Brief History of Makati Central Business District

Historically, some parts of Makati were once subject to the pre-Hispanic Kingdom of Namayan, whose capital is now in the Santa Ana district of the City of Manila. Makati was established by the Jesuits in 1620 under the name San Pedro Macati, and became a pueblo (a Spanish town) in 1670. The ancestor of the Zóbel de Ayala family, Don José Bonifacio Roxas, purchased the Jesuit estate of “Hacienda San Pedro de Macati” in 1851, and began its modern development during the latter part of the 19th century. By 1890, Makati became a public town, and was later incorporated into the Province of Morong (now the Province of Rizal).

The American period saw a further increase in economic activity in the area, particularly in the field of aviation and air forces. The Nielson Field was developed in 1937 to become the country’s second international airport (after Grace Park Airfield in Caloocan, opened in 1935), and served the first ever commercial flight by Philippine Airlines in 1941, connecting Nielson Airport to Baguio. However, the Second World War had brought devastating damage to the city, especially in Nielson Field. After the war, all air transport and air force operations were transferred to Villamor Air Base in 1948, which has become the main airbase of the Philippine Air Force, and shares the runway with the Ninoy Aquino International Airport.

By the 1950s, more businessmen who wanted to rebuild their businesses torn by the war in Binondo were relocating to Makati and established themselves at Makati Commercial Center. The runways of Nielson Field were converted to Ayala Avenue and Paseo de Roxas. Some of the gated communities that were developed by the Ayalas grew into commercial areas and office parks. In the 1960s, the Ayala Corporation had commissioned some of the first high-rise buildings along Ayala Avenue, designed by National Artist for Architecture Leandro V. Locsin, whose designs have influenced the brutalist ensemble of buildings, all the way to the 1980s.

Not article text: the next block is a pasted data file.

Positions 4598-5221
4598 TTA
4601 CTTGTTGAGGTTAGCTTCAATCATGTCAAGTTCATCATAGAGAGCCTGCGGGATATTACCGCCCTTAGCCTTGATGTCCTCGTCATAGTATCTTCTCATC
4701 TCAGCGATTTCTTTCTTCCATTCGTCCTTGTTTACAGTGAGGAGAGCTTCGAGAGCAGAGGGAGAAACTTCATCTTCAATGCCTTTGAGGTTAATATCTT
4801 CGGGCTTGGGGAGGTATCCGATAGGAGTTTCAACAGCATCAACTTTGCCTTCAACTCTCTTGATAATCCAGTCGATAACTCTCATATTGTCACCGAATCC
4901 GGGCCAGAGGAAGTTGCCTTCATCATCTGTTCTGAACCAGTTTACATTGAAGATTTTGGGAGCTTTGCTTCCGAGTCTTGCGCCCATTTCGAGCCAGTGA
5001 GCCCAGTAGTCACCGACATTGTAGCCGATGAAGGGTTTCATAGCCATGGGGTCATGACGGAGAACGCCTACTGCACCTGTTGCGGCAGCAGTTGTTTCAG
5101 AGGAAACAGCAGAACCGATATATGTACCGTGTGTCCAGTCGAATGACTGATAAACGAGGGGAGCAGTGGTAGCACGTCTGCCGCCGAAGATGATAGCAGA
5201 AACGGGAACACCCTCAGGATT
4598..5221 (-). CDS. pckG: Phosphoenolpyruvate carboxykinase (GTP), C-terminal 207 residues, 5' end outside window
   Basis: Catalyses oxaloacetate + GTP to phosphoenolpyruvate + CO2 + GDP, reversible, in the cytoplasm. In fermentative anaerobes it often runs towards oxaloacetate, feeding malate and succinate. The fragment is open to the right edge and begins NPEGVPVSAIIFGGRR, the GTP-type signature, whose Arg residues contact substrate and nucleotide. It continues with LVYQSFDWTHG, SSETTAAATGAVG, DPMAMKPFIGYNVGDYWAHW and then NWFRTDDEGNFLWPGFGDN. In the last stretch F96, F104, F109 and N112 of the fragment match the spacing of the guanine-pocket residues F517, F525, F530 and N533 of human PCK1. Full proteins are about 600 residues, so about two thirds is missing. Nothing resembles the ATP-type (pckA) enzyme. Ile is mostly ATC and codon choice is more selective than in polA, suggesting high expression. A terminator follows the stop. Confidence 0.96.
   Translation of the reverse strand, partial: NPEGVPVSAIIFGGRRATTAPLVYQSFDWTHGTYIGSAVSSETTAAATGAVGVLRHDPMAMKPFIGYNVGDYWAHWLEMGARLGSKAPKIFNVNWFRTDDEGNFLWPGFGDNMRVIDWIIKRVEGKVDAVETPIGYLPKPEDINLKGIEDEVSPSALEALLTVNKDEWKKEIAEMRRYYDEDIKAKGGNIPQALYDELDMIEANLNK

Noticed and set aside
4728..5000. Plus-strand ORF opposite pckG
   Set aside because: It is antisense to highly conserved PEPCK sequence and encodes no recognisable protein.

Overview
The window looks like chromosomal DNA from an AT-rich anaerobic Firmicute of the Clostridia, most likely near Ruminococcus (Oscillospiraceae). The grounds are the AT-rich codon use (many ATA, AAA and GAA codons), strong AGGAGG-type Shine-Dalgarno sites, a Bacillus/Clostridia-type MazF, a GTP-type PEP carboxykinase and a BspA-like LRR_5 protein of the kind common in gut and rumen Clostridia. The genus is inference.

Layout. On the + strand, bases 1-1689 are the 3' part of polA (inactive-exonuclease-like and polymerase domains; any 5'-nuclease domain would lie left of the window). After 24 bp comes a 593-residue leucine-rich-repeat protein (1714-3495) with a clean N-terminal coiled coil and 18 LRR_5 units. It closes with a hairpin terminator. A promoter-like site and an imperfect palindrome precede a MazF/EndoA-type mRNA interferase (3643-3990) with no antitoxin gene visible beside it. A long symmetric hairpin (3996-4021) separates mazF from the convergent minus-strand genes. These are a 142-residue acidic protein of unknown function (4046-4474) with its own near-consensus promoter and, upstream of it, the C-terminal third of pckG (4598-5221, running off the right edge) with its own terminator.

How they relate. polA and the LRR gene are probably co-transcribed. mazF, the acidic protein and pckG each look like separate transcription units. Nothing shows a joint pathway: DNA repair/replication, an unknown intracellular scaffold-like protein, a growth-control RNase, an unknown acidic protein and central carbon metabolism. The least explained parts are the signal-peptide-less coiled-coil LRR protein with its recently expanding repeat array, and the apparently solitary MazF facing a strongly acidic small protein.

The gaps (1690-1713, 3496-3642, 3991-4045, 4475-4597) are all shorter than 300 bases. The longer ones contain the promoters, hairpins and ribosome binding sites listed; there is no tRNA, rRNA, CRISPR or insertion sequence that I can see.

The 1990s saw the rise of the first skyscrapers in the central business district. As the city welcomed the 21st century, Makati became the richest local government unit in the Philippines in terms of local income and per capita, empowered by multinational companies, banks and major businesses located around Ayala Triangle, and supported by a robust economy, infrastructure and local governance. Makati today continues to be the leading world city for business, tourism and culture in Southeast Asia, and is now the country’s pioneer in sustainable city living and climate change mitigation.

About the Tour Guide

JOEL ALDOR is a member of Python Philippines, and an organizing team volunteer under the Cultural Ambassadors sub-committee for PyCon PH 2024. He studied BS Multimedia Studies at the University of the Philippines, and has worked as an enterprise cloud architect for a number of local and international companies based in Makati. As a cultural heritage and local history advocate, he co-founded Grupo Kalinangan, an NGO that provides technical assistance and capacity building for local governments and grassroots communities in using IT-enabled tools to protect and promote their local history and cultural heritage. He is currently working as Data Science and AI Practice Lead for ePLDT.